If you enjoyed Dream London, I think you'll love Dream Paris. If you found Dream London interesting, but not quite to your liking, you will probably enjoy Dream Paris more, And if you haven't read Dream London, I would recommend it, and recommend Dream Paris more.
In summary: Feed grabs you right from the start and keeps you engaged all the way through. The characters are interesting, their adventures get progressively more exciting and by the end it's a tense page-turner that might rob you off sleep and give you bad dreams. All the while, there's some banter and humour and a real buzz. These are young people, excited to make their mark on the world, and the excitement catches. It's fun and thrilling and at times even scary - everything a zombie story should be....more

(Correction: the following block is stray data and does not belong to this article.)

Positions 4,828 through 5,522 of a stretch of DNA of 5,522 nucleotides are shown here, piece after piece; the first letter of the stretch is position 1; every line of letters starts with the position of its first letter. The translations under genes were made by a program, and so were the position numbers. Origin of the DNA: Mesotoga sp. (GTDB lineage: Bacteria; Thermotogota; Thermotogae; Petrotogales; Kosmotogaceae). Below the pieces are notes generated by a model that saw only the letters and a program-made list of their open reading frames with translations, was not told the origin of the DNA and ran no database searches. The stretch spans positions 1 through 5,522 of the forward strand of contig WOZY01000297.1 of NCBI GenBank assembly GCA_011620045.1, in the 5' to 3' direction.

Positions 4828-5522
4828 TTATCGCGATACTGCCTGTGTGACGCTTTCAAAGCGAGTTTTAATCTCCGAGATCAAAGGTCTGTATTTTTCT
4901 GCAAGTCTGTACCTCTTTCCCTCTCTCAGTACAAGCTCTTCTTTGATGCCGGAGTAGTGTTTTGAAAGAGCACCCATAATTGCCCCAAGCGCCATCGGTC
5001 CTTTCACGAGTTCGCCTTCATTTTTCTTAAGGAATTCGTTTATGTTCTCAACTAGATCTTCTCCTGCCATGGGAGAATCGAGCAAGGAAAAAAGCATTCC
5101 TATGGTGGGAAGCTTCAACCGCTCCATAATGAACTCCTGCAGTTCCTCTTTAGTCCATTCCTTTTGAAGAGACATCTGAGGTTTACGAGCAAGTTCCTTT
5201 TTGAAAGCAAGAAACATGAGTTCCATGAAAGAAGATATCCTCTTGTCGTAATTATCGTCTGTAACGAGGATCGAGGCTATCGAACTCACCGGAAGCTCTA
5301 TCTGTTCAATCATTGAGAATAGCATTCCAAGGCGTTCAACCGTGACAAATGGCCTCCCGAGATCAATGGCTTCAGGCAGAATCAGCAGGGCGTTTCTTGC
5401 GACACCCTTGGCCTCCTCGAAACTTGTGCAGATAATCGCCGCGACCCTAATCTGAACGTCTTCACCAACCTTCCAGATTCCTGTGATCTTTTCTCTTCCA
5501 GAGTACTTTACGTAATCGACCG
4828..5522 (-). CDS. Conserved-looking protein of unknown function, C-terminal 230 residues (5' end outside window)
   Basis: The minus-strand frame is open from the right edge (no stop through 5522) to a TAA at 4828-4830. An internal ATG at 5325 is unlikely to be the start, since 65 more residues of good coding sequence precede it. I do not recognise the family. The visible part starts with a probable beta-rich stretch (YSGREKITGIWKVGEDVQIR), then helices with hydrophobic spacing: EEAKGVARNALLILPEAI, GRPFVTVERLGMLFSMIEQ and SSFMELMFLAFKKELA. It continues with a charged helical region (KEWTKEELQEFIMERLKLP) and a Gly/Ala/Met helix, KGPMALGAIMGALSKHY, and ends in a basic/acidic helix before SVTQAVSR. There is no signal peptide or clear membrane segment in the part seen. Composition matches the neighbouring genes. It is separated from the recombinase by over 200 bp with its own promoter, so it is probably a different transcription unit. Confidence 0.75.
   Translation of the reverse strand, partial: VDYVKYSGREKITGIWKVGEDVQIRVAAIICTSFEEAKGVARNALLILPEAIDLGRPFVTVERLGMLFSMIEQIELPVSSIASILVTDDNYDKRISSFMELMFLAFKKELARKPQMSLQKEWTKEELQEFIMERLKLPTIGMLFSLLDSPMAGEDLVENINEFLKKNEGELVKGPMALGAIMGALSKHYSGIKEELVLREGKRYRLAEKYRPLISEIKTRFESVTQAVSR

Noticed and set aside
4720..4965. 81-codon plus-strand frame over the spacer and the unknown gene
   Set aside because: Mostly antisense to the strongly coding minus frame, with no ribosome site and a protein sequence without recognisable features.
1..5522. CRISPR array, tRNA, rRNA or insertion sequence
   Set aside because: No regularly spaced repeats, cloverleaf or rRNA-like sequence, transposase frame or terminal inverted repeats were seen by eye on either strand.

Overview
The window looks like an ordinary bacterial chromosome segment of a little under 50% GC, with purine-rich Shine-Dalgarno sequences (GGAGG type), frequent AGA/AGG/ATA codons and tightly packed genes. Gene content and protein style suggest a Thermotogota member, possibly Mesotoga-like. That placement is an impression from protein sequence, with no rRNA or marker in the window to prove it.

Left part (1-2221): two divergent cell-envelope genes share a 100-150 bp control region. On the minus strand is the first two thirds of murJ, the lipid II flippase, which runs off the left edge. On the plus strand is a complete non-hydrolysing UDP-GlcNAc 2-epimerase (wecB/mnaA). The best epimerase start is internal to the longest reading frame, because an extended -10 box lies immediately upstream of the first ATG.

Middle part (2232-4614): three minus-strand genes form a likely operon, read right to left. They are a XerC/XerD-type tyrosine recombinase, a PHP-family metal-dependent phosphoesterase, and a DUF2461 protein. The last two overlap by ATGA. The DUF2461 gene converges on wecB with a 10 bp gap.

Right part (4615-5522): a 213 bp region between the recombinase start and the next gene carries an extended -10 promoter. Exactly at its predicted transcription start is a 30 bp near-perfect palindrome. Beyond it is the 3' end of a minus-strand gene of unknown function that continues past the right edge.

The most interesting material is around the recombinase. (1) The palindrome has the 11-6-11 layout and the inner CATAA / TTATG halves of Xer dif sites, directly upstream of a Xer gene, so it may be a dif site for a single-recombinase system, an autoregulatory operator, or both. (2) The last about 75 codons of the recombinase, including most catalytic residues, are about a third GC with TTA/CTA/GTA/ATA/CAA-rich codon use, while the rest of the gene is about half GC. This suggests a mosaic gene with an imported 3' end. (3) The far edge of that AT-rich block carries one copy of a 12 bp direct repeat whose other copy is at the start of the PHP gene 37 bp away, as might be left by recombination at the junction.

In summary: The high-concept story mulls big questions around (artificial) intelligence, humanity, and identity / souls, while depicting a society that's sliding towards collapse. It does so while retaining a sense of surreal whimsy and some humour, which makes it a very accessible read. If you've never read any Adam Roberts novels, I think Bête might be the best one to start with, because it lightens the load of its thoughts with a wry sense of bemusement. ...more
In summary: it's a rare treat, to see Star Trek do a comedy of errors / farcical opera, and the sense of whimsy is delightful. Unfortunately, it lacks glue holding the different adventures together. It could make a wonderful play / film, but as a book, it's a little too disjointed. Still, well worth reading if you like whimsy and farce and light-hearted humour and Star Trek....more